What I ate in September – a round-up

Butterbeer at Warner Bros Studio

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As a child, I was very fascinated by the food in Harry Potter because it all seemed so alien to me: the decadent stews, the soups, butter as a side, dense cakes made of dried fruit, the grand potatoey-ness of it all. For years I thought “watercress” was a kind of meat because its Italian name was so unfamiliar.

There is a cafe in the Studios, but it serves the most generic cafe food you can think of. It also serves Butterbeer and charges you an extra £3 for the pleasure of having your drink in a cheap-looking plastic tankard. The drink itself is a slightly sickly cream soda with an inoffensive whipped marshmallow fluff topping made to look like a shiny, unrealistic head.

As an adult, what I like the most about fictional Butterbeer is that it has inebriating powers – i.e., it was alcoholic and drunk by teens, in true British spirit. This version also could have used some whiskey.

Maltby Street Market

I love Maltby St Market; but I hate it, too. The absurd choice of dishes and cuisines throws me in a panic and I always order something I don’t really want and then second-guess my decision-making skills. This visit was no exception.

Tartiflette seemed like a good idea (mounts of potatoes, ham and Reblochon – what could go wrong) but it really doesn’t possess the magical comforting abilities I ached for when it’s 18 degrees on a grey September day. It needed snow to work.

My second choice, the fish finger sandwich at Shoal Food was a perfect concoction of crispy chunks of fish, all flaky and delicate inside, in a shiny, sturdy bun. I love any fish finger sandwich (yes, even the orange-coloured supermarket fish fingers with Lurpack spread and the whitest plastic bread) but this one was genuinely delicious, especially washed down with my favourite Negroni in the whole world at Little Bird Gin.

I could not part without trying an ice cream sandwich from Happy Endings, “the Malty One”; it was a wonderful little thing of creamy, nutty malt ice cream, snugly hugged by chewy oat cookies with a slightly salty edge. Chocolate was involved, too.

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Good Egg, Stoke Newington

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Stoke Newington is like this pretty village where everything looks boutiquey and made to be photogenic, and it maybe has the highest concentrations of restaurants you have to queue for (probably not true, but it feels like that when you’re hungry and will have to wait for forty endless minutes to get your hands on some labna).

The Good Egg serves Israeli food in a busy, buzzy restaurant. For breakfast, they serve smaller plates, or larger options (pittas, whitefish bagels and the likes). We had melty eggs with everything seasoning (onion, garlic, sesame, caraway seeds and probably something else, but the sesame really did most of the work); perfect, tangy, silky labna delicately dressed with tiny greens; fluffy pitta with olive oil; sharp, smoky aubergine marinated in nutty tahini; airy whipped feta with the ripest jammiest black fig on top. Everything is balanced, tangy, creamy, honey-sweet, feta-salty. By the time I was done, I was ready to queue all over again.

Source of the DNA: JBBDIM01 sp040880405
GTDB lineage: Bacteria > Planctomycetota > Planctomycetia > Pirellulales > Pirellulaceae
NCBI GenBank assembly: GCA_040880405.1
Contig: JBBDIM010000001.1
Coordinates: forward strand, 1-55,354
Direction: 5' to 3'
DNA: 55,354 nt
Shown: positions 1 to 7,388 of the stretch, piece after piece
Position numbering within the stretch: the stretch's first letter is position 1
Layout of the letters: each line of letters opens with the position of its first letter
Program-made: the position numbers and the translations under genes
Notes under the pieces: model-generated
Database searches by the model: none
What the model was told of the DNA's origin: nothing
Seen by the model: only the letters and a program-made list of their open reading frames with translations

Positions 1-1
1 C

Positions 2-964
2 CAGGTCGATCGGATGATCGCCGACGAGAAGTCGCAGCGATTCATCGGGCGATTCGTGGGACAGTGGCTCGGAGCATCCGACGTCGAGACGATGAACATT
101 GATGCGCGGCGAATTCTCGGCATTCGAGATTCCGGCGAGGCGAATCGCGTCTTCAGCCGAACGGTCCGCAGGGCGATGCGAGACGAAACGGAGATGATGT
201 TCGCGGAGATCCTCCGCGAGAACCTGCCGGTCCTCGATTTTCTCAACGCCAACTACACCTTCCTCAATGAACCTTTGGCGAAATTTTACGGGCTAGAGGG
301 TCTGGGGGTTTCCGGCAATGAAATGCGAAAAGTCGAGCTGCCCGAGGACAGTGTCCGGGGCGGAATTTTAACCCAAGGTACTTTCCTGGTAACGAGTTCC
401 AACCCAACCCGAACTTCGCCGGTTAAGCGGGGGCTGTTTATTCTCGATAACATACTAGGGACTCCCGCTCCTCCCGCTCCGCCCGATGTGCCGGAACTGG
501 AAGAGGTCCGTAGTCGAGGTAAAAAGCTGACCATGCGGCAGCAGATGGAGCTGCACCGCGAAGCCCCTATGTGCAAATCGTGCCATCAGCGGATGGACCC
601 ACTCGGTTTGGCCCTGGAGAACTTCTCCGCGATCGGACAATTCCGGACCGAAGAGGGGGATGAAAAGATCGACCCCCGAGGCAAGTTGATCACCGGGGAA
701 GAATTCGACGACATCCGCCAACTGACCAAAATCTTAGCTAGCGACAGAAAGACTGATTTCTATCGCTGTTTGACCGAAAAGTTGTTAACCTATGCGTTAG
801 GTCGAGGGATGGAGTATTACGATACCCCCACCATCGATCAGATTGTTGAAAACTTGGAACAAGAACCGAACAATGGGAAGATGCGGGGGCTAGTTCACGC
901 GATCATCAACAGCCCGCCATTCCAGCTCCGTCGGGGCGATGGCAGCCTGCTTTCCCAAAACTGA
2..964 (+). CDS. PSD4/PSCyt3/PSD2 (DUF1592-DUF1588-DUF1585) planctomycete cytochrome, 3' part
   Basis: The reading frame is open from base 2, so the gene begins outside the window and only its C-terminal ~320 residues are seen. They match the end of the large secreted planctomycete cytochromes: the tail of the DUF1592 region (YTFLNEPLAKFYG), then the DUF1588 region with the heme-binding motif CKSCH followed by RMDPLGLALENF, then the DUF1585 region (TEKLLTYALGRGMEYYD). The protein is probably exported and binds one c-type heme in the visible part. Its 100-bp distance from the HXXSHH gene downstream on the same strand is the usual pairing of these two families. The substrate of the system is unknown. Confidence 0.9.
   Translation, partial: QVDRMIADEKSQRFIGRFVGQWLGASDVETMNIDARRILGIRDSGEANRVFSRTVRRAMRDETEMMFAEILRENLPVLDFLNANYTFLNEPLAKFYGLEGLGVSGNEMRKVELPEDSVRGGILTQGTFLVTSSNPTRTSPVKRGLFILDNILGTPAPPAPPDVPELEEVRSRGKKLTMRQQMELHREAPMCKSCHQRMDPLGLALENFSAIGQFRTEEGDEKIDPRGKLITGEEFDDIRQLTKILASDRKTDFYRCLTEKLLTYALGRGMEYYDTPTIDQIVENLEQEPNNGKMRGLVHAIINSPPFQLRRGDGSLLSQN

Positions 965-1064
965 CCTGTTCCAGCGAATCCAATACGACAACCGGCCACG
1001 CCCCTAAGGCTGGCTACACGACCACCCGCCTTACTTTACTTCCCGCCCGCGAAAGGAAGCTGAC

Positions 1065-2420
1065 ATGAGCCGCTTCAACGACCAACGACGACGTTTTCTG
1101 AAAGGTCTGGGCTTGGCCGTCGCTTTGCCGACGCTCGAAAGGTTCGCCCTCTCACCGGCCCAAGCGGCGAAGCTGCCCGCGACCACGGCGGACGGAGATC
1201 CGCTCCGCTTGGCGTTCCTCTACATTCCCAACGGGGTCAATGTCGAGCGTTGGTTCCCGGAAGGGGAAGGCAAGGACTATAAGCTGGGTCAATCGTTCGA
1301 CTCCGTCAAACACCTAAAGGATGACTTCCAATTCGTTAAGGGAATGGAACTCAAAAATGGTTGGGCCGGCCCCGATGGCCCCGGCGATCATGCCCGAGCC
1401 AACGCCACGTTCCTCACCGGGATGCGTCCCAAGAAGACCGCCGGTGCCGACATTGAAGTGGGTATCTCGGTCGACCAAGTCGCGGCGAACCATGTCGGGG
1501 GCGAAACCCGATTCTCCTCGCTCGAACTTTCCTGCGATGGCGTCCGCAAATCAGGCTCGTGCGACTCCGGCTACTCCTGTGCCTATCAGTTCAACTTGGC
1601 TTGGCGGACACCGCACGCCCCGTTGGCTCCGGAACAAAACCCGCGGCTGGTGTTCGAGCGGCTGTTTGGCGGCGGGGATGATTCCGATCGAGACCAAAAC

Mangal 2, Dalston

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When I moved to Berlin, Turkish restaurants were the biggest surprise for me. Before then, my only experience of Turkish food were late night Doner kebabs – deliciously fatty, salty, doused in chilli sauce. But in Berlin, Turkish restaurants were lovely places that offered generous portions of hummus, thin sheets of Turkish bread, grills piled high, diminutive glasses of fruity tea and wobbly baked rice pudding – they were something else entirely.

There’s a stretch of the A10 where the smell of car fumes is miraculously covered by the aroma of grilled meat from the many Turkish cafes and restaurants, mainly specialising in wood-fired food. Mangal 2, with its unassuming decor, is among them. Inside, Alex and I shared lamb kofte, our arms crossing while attempting to mop up the yoghurt dip, the sheer pleasure of conviviality in the interactiveness of a dip.

We had hummus, coarse and creamy, adorned by a single black olive, dark and sticky like a prune, and an aubergine dip which was a roller-coaster of smokiness, pungent garlic, and cooling mint. Then there was smoky charred lamb kofte on a pile of bread, tomato sauce and yoghurt, served with a generous amount of rice. All of this with Turkish bread, so reminiscent of pizza bianca to me, still warm from the oven and slightly charred in places. It’s the sort of place you’ll want to go time and time again – its reliability the perfect accompaniment to a date, a catch-up with a friend you haven’t seen in a while, meeting your parents. Or a takeaway to be eaten in front of the TV. Stranger Things is coming back soon, after all.

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